fri 23/08/2019

Friends with Benefits | reviews, news & interviews

Friends with Benefits

Friends with Benefits

Justin Timberlake puts a fresh spin on the idea of the social network

Can't we just be...? Or not, in new Kunis/Timberlake romcomImage credits go here test

A time-tested formula gets tantalisingly tweaked in Friends with Benefits, in which Justin Timberlake and Mila Kunis attempt to confine their relationship to the purely sexual without the ick factor of emotions getting in the way. Here's a Hollywood film confident enough to poke fun at Hollywood conventions - take that, Katherine Heigl! Kunis lets cry at one point - while following a not hugely dissimilar path. The difference is that this one benefits from actually being sparky and entertaining. Can you imagine that?

In fact, it's not hard to guess at the good will generated by the two leads, immensely likeable actors both who are buttressed by a supporting cast that look as if they are having a notably good time. (More on Woody Harrelson to come.) Kunis plays a New York headhunter, Jamie, who meets Timberlake's LA boy, Dylan, by - in Jamie's case, on (yes, really!) - a luggage carousel where she instinctively promises to change Dylan's life.

That, in turn, means luring a confirmed Angeleno eastward. The task might be easier if Dylan weren't so convinced that New York weren't ultra-violent; besides, he knows all he's ever wanted to know about the Rotten Apple from Seinfeld. Cue Jamie's eccentrically bespoke Manhattan tour, which includes a flash mob no less, en route to an inevitable shedding of clothes facilitated by the fact that the two are newly single - and not necessarily by choice.

It's part of the director Will Gluck's point that the pair are both, to a degree, damaged, no matter the degree of physical perfection they may have achieved: hey, a gym can only take you so far, right? And so Jamie and Dylan try sex without feelings as well as feelings without sex until... Well, let's preserve some element of surprise as to how the inevitable is actually achieved.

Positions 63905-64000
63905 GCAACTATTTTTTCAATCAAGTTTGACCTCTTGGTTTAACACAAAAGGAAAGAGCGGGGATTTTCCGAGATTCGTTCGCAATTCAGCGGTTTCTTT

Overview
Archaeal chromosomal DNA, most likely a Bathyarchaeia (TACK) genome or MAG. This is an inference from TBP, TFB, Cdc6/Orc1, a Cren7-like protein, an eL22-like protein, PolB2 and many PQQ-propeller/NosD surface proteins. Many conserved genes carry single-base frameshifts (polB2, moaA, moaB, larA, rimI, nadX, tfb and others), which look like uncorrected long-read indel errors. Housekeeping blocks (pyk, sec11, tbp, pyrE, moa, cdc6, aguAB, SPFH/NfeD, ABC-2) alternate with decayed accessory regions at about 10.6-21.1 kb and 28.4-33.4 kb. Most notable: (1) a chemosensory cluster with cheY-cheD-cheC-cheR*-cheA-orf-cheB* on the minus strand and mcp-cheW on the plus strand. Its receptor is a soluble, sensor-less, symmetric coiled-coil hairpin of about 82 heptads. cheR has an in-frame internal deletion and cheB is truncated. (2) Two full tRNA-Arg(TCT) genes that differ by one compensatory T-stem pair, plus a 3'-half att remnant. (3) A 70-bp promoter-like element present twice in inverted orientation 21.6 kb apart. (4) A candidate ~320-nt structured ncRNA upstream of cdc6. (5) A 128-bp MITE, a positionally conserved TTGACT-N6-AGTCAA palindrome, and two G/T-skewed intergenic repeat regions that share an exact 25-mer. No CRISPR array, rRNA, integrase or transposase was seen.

Kunis is sassy, Timberlake is cool, and together they click

Such departures from the norm as there are come not from the pre-ordained arc of a script credited to Gluck and co-writers Keith Merryman and David A Newman but to such disparate embellishments as Patricia Clarkson, once again in maternally whacked-out form (cf One Day), playing the sort of hyperactive mum sure to send a daughter screaming into the arms of pretty much anyone who happens to be nearby, and the aforementioned Harrelson (pictured below) as a sporty gay goofball who would seem to like boats rather more than he does boys.

woody2As is to be expected from anything aiming these days for the American mainstream, the film sends out mixed messages that include a completely ridiculous jibe at Barack Obama's ears - is that how our current cinema woos the Tea Party? - while making clear that Jamie may scream during sex but also has a Bible app on her phone: she's both good girl and bad, you see, at the same time. It's scant surprise that the action finds the duo at one point clambering around the celebrated Hollywood sign that remains so iconic a part of the American landscape, as if to remind us visually of the celluloid tradition from which Friends with Benefits springs.

But this is that increasingly rare studio confection one can imagine savvy New Yorkers enjoying, as well, not to mention kindred spirits elsewhere. Kunis is sassy, Timberlake is cool, and together they click. I'm not sure I want five sequels following their progress all the way to the rest home, but as a splash of Indian summer on celluloid, this will do just fine.

  • Friends with Benefits is on general release from Friday

Watch the trailer to Friends with Benefits

As a splash of Indian summer on celluloid, this will do just fine

rating

Editor Rating: 
4
Average: 4 (1 vote)

Share this article

Add comment

Subscribe to theartsdesk.com

Thank you for continuing to read our work on theartsdesk.com. For unlimited access to every article in its entirety, including our archive of more than 10,000 pieces, we're asking for £3.95 per month or £30 per year. We feel it's a very good deal, and hope you do too.

To take an annual subscription now simply click here.

And if you're looking for that extra gift for a friend or family member, why not treat them to a theartsdesk.com gift subscription?

newsletter

Get a weekly digest of our critical highlights in your inbox each Thursday!

Simply enter your email address in the box below

View previous newsletters